the office press release is below

PRESS RELEASE

Date: August 9, 2018

Re: Case against State for searches of people with mental disabilities ends with payment of $1,000,000 and policy changes

Plaintiffs and defendants today announced they have reached a satisfactory resolution to a 2016 lawsuit filed in federal district court, case No. 1:17-cv-00067-PAB-CBS. The lawsuit was based on the physical searches in March 2015 of Pueblo Regional Center residents with mental disabilities. The lawsuit alleged that the searches were non-consensual, violated the plaintiffs’ constitutional rights, and unlawfully discriminated against them based on their disabilities. The defendants denied that they committed any wrongdoing and maintained that the examinations were conducted in the interest of resident safety and were in response to concerns of underreporting of abuse and neglect. To resolve the case, the Colorado Department of Human Services (CDHS) has agreed to pay a settlement to the plaintiffs that totals $1 million, including attorney’s fees and costs.

CDHS has made numerous policy changes at the Pueblo Regional Center pursuant to changes in policies and procedures recommended by the Colorado Department of Public Health & Environment and the Centers for Medicare & Medicaid Services. These include: (1) a new Mistreatment Abuse Neglect and Exploitation (“MANE”) policy outlining how to report and address allegations of MANE; (2) removal of all blanket consent forms; (3) a new incident reporting policy; (4) development of a policy outlining resident rights; (5) Community Center Board (“CCB”) Human Rights Committee now reviews all rights suspensions, safety control/emergency control procedures, consents, and investigations; (6) all incidents are reported to the CCB and incidents of MANE are reported to law enforcement and Adult Protective Services (“APS”) as appropriate; (7) conducting daily multidisciplinary incident report review resulting in action plans for incidents and trends for the agency; (8) institution of monthly parent/guardian meetings; (9) educating parent/guardians on ways to file complaints; (10) implementing Quality Assurance/Performance Improvement (“QAPI”) committee; (11) providing leadership training for all new managers to be completed within the first year in their role; (12) direct care and nursing staff receive pay increases consistent with industry salary standards; (13) increase of staff, including 20 additional direct care staff positions; (14) reduction in staff working double shifts; and (15) institution of new lines of communication with staff, including monthly staff meetings and individual “stay” interviews.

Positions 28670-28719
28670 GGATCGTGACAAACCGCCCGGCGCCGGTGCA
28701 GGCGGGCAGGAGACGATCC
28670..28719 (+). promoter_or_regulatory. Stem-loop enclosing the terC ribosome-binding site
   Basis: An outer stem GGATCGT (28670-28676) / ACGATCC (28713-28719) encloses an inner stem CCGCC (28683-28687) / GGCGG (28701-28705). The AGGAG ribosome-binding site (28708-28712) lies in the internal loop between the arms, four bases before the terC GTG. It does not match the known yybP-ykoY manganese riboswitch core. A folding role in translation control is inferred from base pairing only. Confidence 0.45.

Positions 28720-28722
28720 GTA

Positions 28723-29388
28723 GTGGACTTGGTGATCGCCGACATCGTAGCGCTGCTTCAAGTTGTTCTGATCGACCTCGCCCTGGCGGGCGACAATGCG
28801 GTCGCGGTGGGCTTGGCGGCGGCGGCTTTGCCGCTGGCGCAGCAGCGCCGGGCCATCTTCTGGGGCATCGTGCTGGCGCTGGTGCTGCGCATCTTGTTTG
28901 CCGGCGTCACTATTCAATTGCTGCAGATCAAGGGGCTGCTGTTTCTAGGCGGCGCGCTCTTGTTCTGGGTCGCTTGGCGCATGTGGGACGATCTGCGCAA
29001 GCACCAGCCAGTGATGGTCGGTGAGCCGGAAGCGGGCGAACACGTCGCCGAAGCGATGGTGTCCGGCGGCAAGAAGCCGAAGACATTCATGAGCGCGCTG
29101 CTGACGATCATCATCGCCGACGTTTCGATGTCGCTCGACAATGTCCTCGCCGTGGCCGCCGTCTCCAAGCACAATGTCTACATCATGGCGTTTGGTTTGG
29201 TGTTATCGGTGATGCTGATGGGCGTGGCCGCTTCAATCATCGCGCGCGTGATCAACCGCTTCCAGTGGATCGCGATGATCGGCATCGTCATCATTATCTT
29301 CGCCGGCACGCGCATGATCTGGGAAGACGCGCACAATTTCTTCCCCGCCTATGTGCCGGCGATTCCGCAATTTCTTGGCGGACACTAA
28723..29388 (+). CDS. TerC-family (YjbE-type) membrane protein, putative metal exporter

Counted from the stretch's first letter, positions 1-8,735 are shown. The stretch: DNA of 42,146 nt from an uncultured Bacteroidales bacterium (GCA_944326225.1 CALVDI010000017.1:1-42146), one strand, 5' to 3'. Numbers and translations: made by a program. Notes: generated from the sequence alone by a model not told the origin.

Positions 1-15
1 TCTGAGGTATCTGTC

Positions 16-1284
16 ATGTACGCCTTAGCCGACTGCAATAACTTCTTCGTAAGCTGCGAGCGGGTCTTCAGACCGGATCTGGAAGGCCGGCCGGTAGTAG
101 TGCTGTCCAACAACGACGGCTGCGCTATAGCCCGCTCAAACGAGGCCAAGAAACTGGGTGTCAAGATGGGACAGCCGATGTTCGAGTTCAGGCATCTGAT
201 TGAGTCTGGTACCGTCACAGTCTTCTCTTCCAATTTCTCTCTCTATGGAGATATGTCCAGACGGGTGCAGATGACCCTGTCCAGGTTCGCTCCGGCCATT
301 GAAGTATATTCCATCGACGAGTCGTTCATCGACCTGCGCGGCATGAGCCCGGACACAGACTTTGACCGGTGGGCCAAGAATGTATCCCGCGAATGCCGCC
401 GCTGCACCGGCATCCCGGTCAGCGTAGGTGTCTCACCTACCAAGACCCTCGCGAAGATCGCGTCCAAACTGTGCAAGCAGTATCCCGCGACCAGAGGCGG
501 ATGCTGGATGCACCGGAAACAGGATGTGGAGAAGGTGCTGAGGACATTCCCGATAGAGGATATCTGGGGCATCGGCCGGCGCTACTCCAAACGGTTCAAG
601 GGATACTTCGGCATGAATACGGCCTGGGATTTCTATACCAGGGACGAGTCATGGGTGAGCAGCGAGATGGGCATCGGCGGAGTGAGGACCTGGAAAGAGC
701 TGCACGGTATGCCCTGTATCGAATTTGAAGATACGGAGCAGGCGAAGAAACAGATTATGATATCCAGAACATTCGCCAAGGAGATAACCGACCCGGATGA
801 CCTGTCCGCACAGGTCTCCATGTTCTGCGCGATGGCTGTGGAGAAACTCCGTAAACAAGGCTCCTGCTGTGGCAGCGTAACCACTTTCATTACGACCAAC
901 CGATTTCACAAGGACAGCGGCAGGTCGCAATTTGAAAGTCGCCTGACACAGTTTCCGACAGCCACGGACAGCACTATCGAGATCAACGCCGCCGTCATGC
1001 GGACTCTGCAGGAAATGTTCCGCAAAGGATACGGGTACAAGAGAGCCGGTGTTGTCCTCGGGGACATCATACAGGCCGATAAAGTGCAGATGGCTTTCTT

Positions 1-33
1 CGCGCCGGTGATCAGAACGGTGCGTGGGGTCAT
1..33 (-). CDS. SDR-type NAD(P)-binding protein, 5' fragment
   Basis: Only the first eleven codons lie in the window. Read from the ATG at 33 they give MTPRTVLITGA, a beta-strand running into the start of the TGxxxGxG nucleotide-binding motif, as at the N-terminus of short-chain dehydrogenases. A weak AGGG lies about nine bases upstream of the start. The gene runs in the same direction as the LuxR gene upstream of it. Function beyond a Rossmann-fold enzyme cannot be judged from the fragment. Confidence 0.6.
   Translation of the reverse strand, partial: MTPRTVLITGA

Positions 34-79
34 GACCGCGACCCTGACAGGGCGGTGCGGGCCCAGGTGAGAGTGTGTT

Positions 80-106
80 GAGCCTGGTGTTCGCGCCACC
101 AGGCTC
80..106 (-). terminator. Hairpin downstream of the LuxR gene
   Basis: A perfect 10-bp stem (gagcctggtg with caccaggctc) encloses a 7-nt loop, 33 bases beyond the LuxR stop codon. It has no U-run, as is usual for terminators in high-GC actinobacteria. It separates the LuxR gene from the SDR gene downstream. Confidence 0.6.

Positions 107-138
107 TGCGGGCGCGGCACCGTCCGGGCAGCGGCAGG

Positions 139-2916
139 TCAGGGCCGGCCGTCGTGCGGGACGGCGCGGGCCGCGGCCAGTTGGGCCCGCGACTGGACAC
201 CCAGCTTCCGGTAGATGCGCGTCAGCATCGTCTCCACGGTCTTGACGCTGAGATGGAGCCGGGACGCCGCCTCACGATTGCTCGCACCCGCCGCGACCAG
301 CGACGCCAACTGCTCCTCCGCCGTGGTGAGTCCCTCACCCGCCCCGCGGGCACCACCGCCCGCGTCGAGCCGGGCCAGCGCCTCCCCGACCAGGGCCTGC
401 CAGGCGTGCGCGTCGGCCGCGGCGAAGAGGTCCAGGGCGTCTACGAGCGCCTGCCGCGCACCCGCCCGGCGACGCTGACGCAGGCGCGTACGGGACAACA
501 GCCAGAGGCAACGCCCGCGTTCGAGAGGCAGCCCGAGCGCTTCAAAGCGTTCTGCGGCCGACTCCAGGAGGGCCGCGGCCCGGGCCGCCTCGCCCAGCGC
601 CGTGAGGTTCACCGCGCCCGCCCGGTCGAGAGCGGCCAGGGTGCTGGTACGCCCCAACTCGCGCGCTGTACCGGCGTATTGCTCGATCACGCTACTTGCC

Mari Newman

Killmer, Lane & Newman, LLP

The Odd Fellows Hall

1543 Champa Street, Suite 400

Denver, Colorado 80202

303-571-1000 (phone); 303-571-1001 (fax)

mnewman@KLN-law.com

www.KLN-law.com

HAPPY ADA DAY to all of you!

28 years ago today the ADA was signed into law….and we have seen changes that only dreamed at one point.  When the ADA was passed into law Estrella Rowe, the daughter of Lucinda Rowe, was not even born.   Please enjoy this guest blog written in honor of the anniversary by the parent of someone who continues to benefit from this incredible law that we must still protect.
CCDC is happy that a new generation of leaders, like Lucinda Rowe, are involved.   Lucinda took our advocacy class, got involved as a volunteer and is now a temporary employee.   Thank you, Lucinda, for writing this guest blog!  We welcome others to submit pieces for this Sound Off Blog.

Happy Independence Day !!


ADA Day

Written by Lucinda Rowe
July 26, 2018

ADA Day is significant to my family but most of all to my daughter. Estrella was born prematurely weighing one pound. She was diagnosed with severe Cerebral Palsy at a month old. Continue reading “HAPPY ADA DAY to all of you!”


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Information received from CCDC’s employees or volunteers, or from this site, should NOT be considered a substitute for the advice of a lawyer. www.ccdconline.org DOES NOT provide any legal advice, and you should consult with your own lawyer for legal advice. This website is a general service that provides information over the internet. The information contained on this site is general information and should not be construed as legal advice to be applied to any specific factual situation.